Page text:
We recently published a paper
at EC2ND 2008
, the fourth European Conference on Computer Network Defense, on next-generation botnets. The paper highlights challenges we might face in the near future when botnets evolve beyond simple IRC-based botnets that we observe today: The area of botnets faces – similar to other ﬁelds – an arms race between botmasters and defenders. To keep up with latest developments, researchers need to continue to improve detection and mitigation methods and investigate new techniques used by botmasters. The goal of our work is to increase the understanding of more advanced botnet designs. We anticipate that this paper ultimately leads to the development of new, sophisticated techniques, which will help to fend oﬀ arising threats. While the topic of the paper is a bit offensive, I hope that it leads to the development of novel detection techniques that can also be used to stop more advanced botnets.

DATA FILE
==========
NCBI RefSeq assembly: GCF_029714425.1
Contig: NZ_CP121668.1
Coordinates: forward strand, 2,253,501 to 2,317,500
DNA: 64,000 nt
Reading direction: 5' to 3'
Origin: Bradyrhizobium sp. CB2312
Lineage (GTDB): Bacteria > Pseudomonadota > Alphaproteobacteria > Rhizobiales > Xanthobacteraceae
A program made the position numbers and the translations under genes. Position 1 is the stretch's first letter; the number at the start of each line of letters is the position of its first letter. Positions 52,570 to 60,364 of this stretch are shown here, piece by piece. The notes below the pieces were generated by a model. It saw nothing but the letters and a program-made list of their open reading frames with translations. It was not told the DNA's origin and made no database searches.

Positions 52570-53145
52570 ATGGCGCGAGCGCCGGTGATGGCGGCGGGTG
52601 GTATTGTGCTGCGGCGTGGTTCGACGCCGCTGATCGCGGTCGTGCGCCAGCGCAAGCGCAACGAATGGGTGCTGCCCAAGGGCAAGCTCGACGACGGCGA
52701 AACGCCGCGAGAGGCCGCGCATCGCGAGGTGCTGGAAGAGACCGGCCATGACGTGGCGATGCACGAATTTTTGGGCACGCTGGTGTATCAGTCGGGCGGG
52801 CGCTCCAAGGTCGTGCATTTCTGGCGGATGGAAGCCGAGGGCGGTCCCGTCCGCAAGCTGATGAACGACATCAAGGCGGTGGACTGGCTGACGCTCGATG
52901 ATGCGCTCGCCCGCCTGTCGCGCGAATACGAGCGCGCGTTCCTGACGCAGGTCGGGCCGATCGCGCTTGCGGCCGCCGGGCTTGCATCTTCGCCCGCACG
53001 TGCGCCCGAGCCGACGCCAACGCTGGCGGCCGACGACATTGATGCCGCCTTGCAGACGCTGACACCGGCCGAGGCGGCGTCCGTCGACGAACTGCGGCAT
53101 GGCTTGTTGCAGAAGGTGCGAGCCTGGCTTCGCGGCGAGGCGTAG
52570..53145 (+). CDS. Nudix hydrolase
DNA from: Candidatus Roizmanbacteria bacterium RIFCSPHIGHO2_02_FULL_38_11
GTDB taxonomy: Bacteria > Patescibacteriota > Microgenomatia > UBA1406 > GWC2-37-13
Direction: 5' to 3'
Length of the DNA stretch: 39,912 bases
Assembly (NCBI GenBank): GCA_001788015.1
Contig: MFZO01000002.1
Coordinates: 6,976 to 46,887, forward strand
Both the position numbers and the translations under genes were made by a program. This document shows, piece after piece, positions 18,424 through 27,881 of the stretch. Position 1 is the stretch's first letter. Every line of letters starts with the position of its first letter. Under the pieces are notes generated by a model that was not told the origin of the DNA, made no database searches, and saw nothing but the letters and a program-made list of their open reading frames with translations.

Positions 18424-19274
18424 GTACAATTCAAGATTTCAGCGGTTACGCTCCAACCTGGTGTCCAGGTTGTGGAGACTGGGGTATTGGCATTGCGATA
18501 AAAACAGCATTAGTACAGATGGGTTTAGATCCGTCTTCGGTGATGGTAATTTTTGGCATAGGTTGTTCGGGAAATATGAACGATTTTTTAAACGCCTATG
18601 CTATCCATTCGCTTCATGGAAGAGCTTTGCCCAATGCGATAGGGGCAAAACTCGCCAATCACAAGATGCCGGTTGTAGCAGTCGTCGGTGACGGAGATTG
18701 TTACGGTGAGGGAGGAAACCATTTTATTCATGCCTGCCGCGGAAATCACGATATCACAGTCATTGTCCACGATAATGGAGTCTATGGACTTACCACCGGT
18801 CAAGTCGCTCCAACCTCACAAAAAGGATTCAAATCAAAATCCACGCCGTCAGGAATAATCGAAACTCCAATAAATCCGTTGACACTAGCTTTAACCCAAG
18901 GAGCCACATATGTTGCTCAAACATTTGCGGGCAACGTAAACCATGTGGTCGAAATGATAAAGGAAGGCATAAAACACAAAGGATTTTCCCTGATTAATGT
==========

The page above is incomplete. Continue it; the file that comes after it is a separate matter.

The full paper
contains a discussion of the features of Rambot
, the name we gave this project. This work was a collaboration with Ralf Hund and Matthias Hamann, two students from our lab
: In this paper, we introduce the design of an advanced bot called Rambot that is based on the weaknesses we found when tracking a diverse set of botnets over a period of several months. The main features of this bot are peer-to-peer communication, strong cryptography, a credit-point system to build bilateral trust amongst bots, and a proof-of-work scheme to protect against potential attacks. The goal of this work is to increase the understanding of more advanced botnet designs, such that more eﬃcient detection and mitigation systems can be developed in the future.